Currently, FDA-approved fluoroquinolones include levofloxacin (Levaquin), ciprofloxacin (Cipro), ciprofloxacin extended-release tablets, moxifloxacin (Avelox), ofloxacin, gemifloxacin (Factive) and delafloxacin (Baxdela).
The US Food and Drug Administration (FDA) has announced required labeling changes for fluoroquinolones, a class of antibiotics used to treat serious bacterial infections, to strengthen the warnings related to the risk of mental health adverse events (AEs) and blood sugar disturbances.
The label changes must be consistent across all forms of the antibiotics, oral or injection, according to the agency. Currently, FDA-approved fluoroquinolones include levofloxacin (Levaquin), ciprofloxacin (Cipro), ciprofloxacin extended-release tablets, moxifloxacin (Avelox), ofloxacin, gemifloxacin (Factive) and delafloxacin (Baxdela). Overall, more than 60 generics have been approved.
The changes being required were based on “a comprehensive review of the FDA’s adverse event reports and case reports published in medical literature,” according to the agency.
“The use of fluoroquinolones has a place in the treatment of serious bacterial infections—such as certain types of bacterial pneumonia—where the benefits of these drugs outweigh the risks, and they should remain available as a therapeutic option,” said Edward Cox, MD, director of the Office of Antimicrobial Products in the FDA’s Center for Drug Evaluation and Research, in a statement. “The FDA remains committed to keeping the risk information about these products current and comprehensive to ensure that health care providers and patients consider the risks and benefits of fluoroquinolones and make an informed decision about their use.”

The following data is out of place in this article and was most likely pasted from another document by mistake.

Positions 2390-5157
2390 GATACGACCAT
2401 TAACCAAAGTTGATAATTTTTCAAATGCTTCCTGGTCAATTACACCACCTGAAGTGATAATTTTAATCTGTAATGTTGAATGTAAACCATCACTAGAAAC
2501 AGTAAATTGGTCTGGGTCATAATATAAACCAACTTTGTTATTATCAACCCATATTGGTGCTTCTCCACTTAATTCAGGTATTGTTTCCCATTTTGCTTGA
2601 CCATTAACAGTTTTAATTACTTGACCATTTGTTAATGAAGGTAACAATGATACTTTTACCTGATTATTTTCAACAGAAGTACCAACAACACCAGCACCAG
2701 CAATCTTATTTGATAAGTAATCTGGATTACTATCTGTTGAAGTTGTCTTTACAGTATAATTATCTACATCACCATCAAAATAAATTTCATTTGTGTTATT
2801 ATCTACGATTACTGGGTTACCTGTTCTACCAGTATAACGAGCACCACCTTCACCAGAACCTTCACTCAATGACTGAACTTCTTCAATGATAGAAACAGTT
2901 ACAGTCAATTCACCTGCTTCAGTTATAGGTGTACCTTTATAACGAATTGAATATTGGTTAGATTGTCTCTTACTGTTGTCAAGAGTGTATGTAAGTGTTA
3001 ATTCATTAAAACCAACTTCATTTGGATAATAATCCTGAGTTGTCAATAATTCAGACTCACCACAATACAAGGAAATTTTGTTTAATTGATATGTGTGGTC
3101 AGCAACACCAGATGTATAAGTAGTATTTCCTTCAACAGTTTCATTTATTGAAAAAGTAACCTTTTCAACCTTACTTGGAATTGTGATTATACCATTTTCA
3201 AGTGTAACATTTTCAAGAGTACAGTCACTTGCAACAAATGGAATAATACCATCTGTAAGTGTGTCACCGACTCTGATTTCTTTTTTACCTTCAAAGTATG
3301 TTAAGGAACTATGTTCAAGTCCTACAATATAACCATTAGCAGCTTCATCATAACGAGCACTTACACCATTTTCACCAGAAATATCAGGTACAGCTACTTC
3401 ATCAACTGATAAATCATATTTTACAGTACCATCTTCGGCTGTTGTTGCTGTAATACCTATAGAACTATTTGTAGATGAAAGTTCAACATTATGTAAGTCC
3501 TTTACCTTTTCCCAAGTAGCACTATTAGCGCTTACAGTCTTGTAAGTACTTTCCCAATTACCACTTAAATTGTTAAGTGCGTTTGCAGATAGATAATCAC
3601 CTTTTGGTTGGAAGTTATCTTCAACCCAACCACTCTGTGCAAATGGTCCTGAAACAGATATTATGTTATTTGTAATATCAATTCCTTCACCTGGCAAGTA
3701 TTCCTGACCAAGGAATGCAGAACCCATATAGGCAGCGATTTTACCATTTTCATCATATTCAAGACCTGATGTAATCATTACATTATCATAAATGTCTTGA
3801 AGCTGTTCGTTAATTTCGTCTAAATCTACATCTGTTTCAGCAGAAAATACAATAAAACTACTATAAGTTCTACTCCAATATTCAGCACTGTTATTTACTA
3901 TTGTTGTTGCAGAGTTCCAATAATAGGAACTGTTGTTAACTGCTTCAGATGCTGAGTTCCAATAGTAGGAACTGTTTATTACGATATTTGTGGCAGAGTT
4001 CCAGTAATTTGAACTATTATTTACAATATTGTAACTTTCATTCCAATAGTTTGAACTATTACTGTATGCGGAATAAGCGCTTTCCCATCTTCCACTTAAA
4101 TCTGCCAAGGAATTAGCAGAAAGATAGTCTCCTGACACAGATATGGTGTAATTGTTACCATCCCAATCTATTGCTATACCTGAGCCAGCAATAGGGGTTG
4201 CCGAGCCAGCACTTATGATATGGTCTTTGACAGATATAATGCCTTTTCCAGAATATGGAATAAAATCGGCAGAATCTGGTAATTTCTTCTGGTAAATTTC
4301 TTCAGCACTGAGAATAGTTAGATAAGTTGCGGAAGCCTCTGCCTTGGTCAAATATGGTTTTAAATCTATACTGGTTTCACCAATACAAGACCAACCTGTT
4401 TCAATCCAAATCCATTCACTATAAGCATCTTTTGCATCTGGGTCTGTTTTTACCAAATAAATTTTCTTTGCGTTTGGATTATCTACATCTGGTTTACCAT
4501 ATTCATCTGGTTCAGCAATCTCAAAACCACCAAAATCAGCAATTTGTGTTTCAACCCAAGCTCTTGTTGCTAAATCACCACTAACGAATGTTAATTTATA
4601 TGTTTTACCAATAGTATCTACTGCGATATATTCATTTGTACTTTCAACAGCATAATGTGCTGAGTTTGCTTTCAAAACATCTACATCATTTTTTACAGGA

Currently, a wide range of mental health AEs are already included in the labels but differ by individual therapy. The changes require that the mental health AEs are listed separately from the other central nervous system (CNS) AEs. All in all, the mental health AEs include disturbances in attention, disorientation, agitation, nervousness, memory impairment and delirium.
With regard to the blood sugar effects, the FDA reported instances of hypoglycemic coma in cases where patients on fluoroquinolones experienced hypoglycemia. As such, the Blood Glucose Disturbances subsection of the labels for fluoroquinolones will be required to plainly reveal the potential risk of coma with hypoglycemia.
Previously, in 2016, the FDA announced it was enhancing the warnings about the association between the antibiotic class and potentially permanent AEs involving tendons, muscles, joints, nerves and the CNS. “Because the risk of these serious side effects generally outweighs the benefits for patients with acute bacterial sinusitis, acute bacterial exacerbation of chronic bronchitis and uncomplicated urinary tract infections, the FDA determined that fluoroquinolones should be reserved for use in patients with these conditions who have no alternative treatment options,” the agency noted.